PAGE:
After a long negotiation, the Commission has approved the establishment of a development bank in Malta. What are the legal basis and functions of Malta Development Bank?
Following months of negotiations, the College of Commissioners of the European Union has approved the setting up of Malta’s Development Bank (MDB) and found it to be in line with EU state aid rules.
The bank will carry out non-commercial activities to facilitate access to finance for small and medium sized companies (SMEs) and to support infrastructure investment, without unduly distorting competition.
Investment Plan for Europe: the legal ground for the MDB creation
The legal grounds for the creation of the MDB is the Investment Plan for Europe, launched on 24 November 2014, a coordinated and comprehensive effort to mobilise at least EUR 315 billion in additional public and private investment into the real economy on a period of over 3 years.
While implementation of this plan relied mainly on the Commission and European Investment Bank working together as strategic partners, an effective involvement of National Promotional Banks (NPBs) was necessary to enhance its impact on investment, growth and employment due to their particular expertise and their knowledge of the local context, business and investor communities as well as national policies and strategies.
Member States that did not had an NPB were encouraged to setting up one. The NPBs represent legal entities carrying out financial activities on a professional basis which are given a mandate by a Member State or a Member State’s entity at central, regional or local level, to carry out development or promotional activities, as set out in Article 2(3) of the EFSI Regulation no. 2015/1017.
As the definition comprised NPBs in very different forms, it remained to individual Member States to decide whether an NPB should be established, as well as on its shape and form.
Following this rule, in July 2016, Malta notified to the Commission its plans to support the creation of the Malta Development Bank (MDB) with a capital injection of €200 million and guarantees and tax exemptions worth around €55 million.
What will be the purpose and functions of the MDB?
The purpose of the Malta Development Bank will be to act as a second-tier financial institution, primarily operating when the private commercial banks fail to make appropriate financing available or not offering it at normal market terms. Its main aim will be to promote socio-economic development through non-commercial activities to finance different sectors, from SMEs to large infrastructural projects, without warping market competitiveness.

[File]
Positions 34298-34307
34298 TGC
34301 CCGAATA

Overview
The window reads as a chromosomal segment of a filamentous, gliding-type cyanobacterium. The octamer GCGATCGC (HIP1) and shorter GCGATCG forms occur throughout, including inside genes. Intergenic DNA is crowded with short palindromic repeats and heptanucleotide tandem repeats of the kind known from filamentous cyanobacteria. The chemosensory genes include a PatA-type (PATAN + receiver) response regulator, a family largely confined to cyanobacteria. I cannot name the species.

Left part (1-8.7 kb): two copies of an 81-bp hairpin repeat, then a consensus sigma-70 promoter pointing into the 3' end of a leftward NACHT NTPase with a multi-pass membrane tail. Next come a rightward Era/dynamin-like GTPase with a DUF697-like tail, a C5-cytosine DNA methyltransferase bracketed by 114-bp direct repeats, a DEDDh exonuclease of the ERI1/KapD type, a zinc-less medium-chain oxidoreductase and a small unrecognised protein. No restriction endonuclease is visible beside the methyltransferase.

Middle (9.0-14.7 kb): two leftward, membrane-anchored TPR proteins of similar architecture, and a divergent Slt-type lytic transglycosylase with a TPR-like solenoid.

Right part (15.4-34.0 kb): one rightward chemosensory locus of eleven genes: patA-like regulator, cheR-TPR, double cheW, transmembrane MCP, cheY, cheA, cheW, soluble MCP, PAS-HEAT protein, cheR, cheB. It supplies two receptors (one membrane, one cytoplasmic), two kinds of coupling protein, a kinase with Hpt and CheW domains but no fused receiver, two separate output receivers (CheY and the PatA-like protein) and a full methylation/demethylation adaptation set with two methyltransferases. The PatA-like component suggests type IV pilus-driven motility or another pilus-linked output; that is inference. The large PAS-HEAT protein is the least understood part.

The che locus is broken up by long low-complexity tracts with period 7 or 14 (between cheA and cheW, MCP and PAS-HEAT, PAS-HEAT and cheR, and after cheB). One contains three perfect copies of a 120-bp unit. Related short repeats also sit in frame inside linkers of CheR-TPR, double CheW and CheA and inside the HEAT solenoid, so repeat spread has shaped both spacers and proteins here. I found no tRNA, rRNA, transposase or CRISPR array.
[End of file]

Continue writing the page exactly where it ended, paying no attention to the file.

The bank, which will be 100% government-owned, will have an authorised capital of €200 million, allowing it to eventually leverage this to around €1 billion in loans. However, the initial paid-up capital is expected to be around €30 million, with further capital pay-ups depending on the growth of the Bank’s business. It will have a guarantee from the Maltese Government on both the assets and liabilities side, the extent of which will be negotiated between the Bank and the Ministry of Finance.
Although it is considered a non-profit institution, the bank’s statute requires it to only finance commercially viable projects. It will operate initially through guarantee schemes provided to the main commercial banks. The MDB will provide funding to small and medium sized companies that face difficulties in financing themselves from the market.
The MDB can also support infrastructure projects when financing is insufficiently or not at all available in the market. It can also participate in EU financial instruments, such as COSME (EU program for SMEs), Horizon 2020 or the European Fund for Strategic Investments (EFSI), which aims to support strategic investments in key areas throughout the EU.
EU Commission: MBD is in line with EU state aid rules
The Commission assessed these measures under EU state aid rules, which allow Member States to support the development of certain economic activities. The Commission found in particular that the MDB will provide financing to SMEs and infrastructure projects only where such financing is not available in the market. This will avoid private investment being crowded out by the state-supported development bank. On this basis, the Commission has concluded that the MDB’s scope of activity will not distort competition in the Single Market.
Given that the market for SME and infrastructure project financing and in particular the scope and nature of the market failures may evolve, the Commission will reassess its findings in 2019. This review will be based on a report by Malta on MDB’s operations under the approved scope.
The non-confidential version of the decision to set up Malta Development Bank will be made available under the case number SA.39793 in the State Aid Register on the DG Competition website once any confidentiality issues have been resolved.